Triglyceride waxes can be obtained commercially by selecting the chain length of the carboxylic acids that make up the triglycerides, as well as the grade of purity. Commercial preparations of triglycerides begin with natural products in which a number of different triglycerides are associated with each other. The processing not only saturates the acid substituents but also reduces the variety of triglycerides in the final material. The method and apparatus of this invention can be readily demonstrated using the monoacid triglyceride glycerol tristearate ("tristearin") formed by esterification of 18-carbon stearic acids with all three hydroxy groups of glycerol is a completely saturated carboxylic acid. A suitable commercial grade of tristearin that Applicant is aware of is a product with the tradename "Dynasan ™ 118" manufactured by Dynamit Nobel, a subsidiary of Hulls America Dynasan ™ 118 is derived from a vegetable source that is relatively few Similarly, triglyceride materials are also commercially available under the trademark Sterotex ™ , although somewhat less pure As supplied by the manufacturer, Dynasan 118 is a white microcrystalline powder crystallized in the beta form. its DSC has a single endothermic vertex centered at about 72 ° C, indicating that there is only one polymorphic form with a melting point within the melting point temperature range of the beta form Other preferred triglyceride waxes include Dritex C, a hydrogenated cottonseed oil wax, and BF117 (Baker's Flake 117 ), d Now sold as Shurset 117, partially hydrogenated soy, both of which are commercially sold by AC Humko.
"Beta crystals" and "fat in
a beta form ",
as used herein refers to triglyceride crystals
Block symmetry and a length
from about 50-100 microns
(Microns) on one side. Beta crystals of triglycerides are
aligned in parallel rows. The presence of beta crystals
can be determined by a method such as differential scanning calorimetry
(DSC) as described in AOCS Recommended Practice Cj 1-94. The
Presence can also be determined by X-ray diffraction analysis
using a method such as in AOCS Cj
2-95 described and low-resolution nuclear magnetic resonance under
Using the AOCS method Cd 16b-93.
Process of the present invention involves the application of a compressive force
to a mixture of core and shell materials
short time in the order of magnitude
of a second or less followed by atomization or spraying of the
molten mixture into a cooling zone around the molten shell material
to freeze the nuclear material. The mixture of nuclear and
before applying the compressive force is hereinafter referred to as the "premix"
preferred process, which is adapted to storage stable
To prepare compositions containing water-soluble inorganic core materials
a second outer layer
of wrapping material,
which is free of core material, on the shell-coated core material
on. The wrapping material
can as an outer layer
with each of the common ones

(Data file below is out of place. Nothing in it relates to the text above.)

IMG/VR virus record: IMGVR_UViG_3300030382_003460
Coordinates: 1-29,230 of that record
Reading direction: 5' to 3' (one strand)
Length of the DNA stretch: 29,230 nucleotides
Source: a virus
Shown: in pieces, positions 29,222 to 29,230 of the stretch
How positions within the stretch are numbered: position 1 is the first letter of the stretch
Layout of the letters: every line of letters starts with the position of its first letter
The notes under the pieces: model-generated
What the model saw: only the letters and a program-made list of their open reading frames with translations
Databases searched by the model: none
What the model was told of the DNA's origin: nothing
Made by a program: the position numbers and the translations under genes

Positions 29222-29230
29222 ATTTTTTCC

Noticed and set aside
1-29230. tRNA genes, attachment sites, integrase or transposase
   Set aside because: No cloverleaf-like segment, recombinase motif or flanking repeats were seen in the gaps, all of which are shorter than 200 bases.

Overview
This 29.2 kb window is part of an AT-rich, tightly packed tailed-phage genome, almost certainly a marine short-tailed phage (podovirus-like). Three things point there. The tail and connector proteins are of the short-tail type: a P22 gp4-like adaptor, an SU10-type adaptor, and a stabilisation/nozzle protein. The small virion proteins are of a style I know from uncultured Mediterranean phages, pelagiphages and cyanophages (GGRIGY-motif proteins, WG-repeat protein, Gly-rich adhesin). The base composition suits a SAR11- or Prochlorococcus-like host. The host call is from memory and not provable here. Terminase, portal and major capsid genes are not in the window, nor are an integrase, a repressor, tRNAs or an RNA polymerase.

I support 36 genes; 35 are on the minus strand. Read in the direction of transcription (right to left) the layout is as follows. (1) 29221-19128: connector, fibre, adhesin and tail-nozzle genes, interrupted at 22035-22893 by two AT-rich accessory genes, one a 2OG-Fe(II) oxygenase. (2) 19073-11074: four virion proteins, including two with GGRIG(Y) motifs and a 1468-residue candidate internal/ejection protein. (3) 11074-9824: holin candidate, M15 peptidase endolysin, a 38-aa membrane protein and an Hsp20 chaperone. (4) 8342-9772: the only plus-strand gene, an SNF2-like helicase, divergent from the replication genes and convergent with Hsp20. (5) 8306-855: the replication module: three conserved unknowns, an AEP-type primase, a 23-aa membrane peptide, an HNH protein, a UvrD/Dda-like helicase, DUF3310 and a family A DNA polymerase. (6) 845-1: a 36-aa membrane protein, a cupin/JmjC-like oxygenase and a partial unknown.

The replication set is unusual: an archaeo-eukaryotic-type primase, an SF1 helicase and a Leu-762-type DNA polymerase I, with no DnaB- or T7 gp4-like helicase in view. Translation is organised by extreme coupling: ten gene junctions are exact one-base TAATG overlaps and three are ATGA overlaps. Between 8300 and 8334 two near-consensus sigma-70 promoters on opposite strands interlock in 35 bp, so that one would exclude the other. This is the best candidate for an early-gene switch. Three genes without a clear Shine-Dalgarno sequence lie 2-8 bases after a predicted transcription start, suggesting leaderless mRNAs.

Coating methods known in the art are applied
However, the most preferred process carries the shell material by means of spray coating
The compressive force is applied to the premix in accordance with the method and apparatus (beta-apparatus) used in US Pat. No. 5,209,879
The compressive forces are generated by compacting the premix for a short time interval and forcing the compacted premix through the "beta" chamber, thereby subjecting the mixture to shear and cavitation forces resulting from the high pressure surges and flows generated in a post pressure reduction chamber This process is in U.S. Pat. Nos. 4,978,483
described. It is believed that these forces reduce the core materials to micron-scale particles and compress the shell material closely around and into the unevenness of the surfaces of the core.
Amount of needed in this invention
Pressure force hangs
from the time interval in which the pressure is applied. The required pressure
varies inversely with the time interval. The coating process
continues as long as the pressure on the premix is maintained
However, the coating is most effective when the pressure
exercised for a very short period of time
is, preferably of the order of
a second or less. To the effectiveness of compressive force
The pressure-treated mixture can be repeated the application of pressure
be subjected in the beta apparatus. The flowable composition can by
the beta device once, twice or even three times led to
Effect to achieve.
Core material may be a solid, a liquid, gas or slurry.
As a result of the application, the compressive force surrounds and encapsulates
the wrapping material
every particle, or gas or liquid droplet,
that is within the premix. If the core material is a
Solid is, becomes the shell material
In general, simply coat the particle as the pressure shock wave
the particle with the wrapping material
surrounds. Finally, the wrapping material
under pressure a full
form the solid particle and as a coherent layer
solidify, forming an encapsulated solid.
If the core material is a liquid drop, the liquid core material must have a viscosity, which differ from that of the liquid medium in which it is immersed. When the viscosity of the liquid core is too close to that of the liquid medium, when it is compressed, the shell material tends to displace the liquid droplet and forms globular spheres composed only of the shell material. The liquid droplet then dissolves and disperses within the liquid medium and tends to be unencapsulated. The core material is preferably a liquid droplet that is not soluble in the shell material. If so, then the compressive force will tend to form the shell material into an encapsulated coating around the liquid core drop. The shell material then solidifies and seals the drop, forming an encapsulated liquid.
the nuclear material is soluble within the liquid medium,
is the preparation of the premix and the application of the compressive force
before the solution
of the core in the shell material
necessary to make it possible
that the encapsulation takes place.
the core is a gas bubble within the premix then becomes